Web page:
Gilbert White lived from 1720 to 1793, in an age when we still thought ourselves superior to nature. We now know that we are a part of nature and not its master, but that idea was totally foreign to Gilbert White. Nevertheless, in his writing there are hints that he was beginning to come round to that way of thinking. (this is almost a century before Darwin).
White became a fellow of Oriel College, Oxford in 1743, spent the next fifteen years travelling and then retired to his beloved village of Selborne, where he held a number of curacies in the area - but where his passion was the observation of wildlife - and in particular bird life. In a series of letters to like-minded friends he outlined his observations. His sharp eyes missed nothing. He was absolutely fascinated by the hirundines in particular (swallows, martins and swifts).
He was unsure whether they migrated en masse to Africa for the Winter or whether some of them might stay in what he called "hybernaculums" - he suggested the mud at the bottom of the village pond, the crevices in the church tower. He charted their every move - when they came, where and how they built their nests, how they raised their young, what they fed on, when they
left (or half-hoped hibernated).
There is one lovely passage in a letter to his friend, Daines Barrington, where he says:-
"Whoever contemplates the myriads of insects that sport in the sunbeams of a summer evening, will soon be convinced to what degree our atmosphere would be choked with them, was it not for the friendly interposition of the swallow tribe."
Here in North Yorkshire the swifts, in particular, depart very early. White says that in Selborne they usually went at the beginning of August. One year he was delighted to see one as late as 3rd September and thought it well worth noting down.
Here in the countryside of North Yorkshire more than two hundred and fifty years later the hirundines still fascinate. Maybe it is because they use our barns and the eaves of our houses year after year to build their nests - the same birds and their offspring coming back to the same place; the mud around the midden builds their nests; the midges in the fields surrounding supply huge quantities of insects; we don't disturb them (even the farm cats treat them with disdain -cat behaviour which means "can't catch it anyway).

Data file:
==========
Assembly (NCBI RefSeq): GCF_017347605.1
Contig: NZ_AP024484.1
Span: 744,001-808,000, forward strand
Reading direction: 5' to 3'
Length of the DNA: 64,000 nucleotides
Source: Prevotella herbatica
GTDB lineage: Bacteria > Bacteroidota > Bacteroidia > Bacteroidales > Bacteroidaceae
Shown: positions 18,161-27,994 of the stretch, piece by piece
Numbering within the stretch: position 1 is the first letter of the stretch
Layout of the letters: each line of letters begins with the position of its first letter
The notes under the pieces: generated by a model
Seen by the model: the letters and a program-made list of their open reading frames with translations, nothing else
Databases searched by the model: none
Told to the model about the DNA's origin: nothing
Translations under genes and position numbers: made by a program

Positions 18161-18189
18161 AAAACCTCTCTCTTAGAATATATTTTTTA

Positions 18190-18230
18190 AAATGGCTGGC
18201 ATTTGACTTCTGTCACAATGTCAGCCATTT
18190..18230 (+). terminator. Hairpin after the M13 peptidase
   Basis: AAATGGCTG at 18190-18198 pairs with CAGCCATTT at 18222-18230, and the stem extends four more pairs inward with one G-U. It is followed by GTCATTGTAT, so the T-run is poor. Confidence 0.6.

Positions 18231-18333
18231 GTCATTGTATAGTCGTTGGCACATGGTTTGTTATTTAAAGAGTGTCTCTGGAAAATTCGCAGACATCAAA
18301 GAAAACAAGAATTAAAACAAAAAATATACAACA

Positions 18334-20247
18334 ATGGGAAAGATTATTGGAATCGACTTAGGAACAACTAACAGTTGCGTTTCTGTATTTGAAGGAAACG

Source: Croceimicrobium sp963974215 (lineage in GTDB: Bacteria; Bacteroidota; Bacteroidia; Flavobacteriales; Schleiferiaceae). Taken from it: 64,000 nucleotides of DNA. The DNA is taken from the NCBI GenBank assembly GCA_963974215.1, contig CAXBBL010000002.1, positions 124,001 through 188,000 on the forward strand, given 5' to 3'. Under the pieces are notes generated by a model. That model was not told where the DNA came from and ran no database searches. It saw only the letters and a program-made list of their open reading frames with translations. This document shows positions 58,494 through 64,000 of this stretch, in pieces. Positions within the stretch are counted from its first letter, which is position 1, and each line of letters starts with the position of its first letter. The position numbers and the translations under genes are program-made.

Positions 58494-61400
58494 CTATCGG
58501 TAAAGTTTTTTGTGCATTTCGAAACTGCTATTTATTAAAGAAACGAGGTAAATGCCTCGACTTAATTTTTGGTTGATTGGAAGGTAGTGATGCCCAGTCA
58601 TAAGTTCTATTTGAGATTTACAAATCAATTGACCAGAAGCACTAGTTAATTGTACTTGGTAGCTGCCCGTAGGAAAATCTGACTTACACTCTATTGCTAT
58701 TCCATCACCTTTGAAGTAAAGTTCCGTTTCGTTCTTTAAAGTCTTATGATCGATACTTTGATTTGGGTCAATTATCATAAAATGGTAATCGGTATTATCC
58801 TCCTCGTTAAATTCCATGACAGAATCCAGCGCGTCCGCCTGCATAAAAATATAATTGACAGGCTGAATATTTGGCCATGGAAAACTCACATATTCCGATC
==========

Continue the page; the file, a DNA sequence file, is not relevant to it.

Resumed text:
A couple of nights ago a friend and I saw dozens of swallows swooping low to the ground scooping up mouthfuls of midge, almost touching the ground as they trawled.
But for whatever reason on this farm, at any rate, from April 1st each year everyone watches for the return of the first swallow - to the wire in the yard. One day one of us will go out and there will be a single swallow there. Sometimes it will be another week before the next one arrives - but they'll come, they'll build, they'll raise their young and then they'll go. The earliest date we have recorded for their arrival is April 4th and the latest April 22nd. And we rejoice in their coming.
When at this time of the year they begin to amass on the wires and are joined by others migrating South (sometimes there are as many as 250 on the wires) we worry about any young we know that are only just fledging (they build in the same places every year and practise their flying skills in the same barns) - will they be ready to go in time?
Then one morning - in the not too distant future - we shall get up and the wires will be empty and they will be gone. And we shall have to wait until April to see them again.
Their return will always be a cause of celebration as it was for Gilbert White. In 1768 he marked the first swallow's return with a simply entry in his diary:
"April 13th Hirundo Domestica!!!"
##A friend who is both more computer literate and more bird literate than I am has just e mailed me with information about the migration, which she got from the Barford Community website if you want to read more. Here is the pattern of their migration:
To W France, across the Pyrenees, down E Spain, across the Med by Gibraltar, through Morocco, over the Sahara, through Algeria, Niger and chad, cross the Equator into the Congo (this far by November) - they finally arrive in South Africa in time for Christmas. (And just remember that four months later they are back here again -absolutely incredible when you see it in black and white)!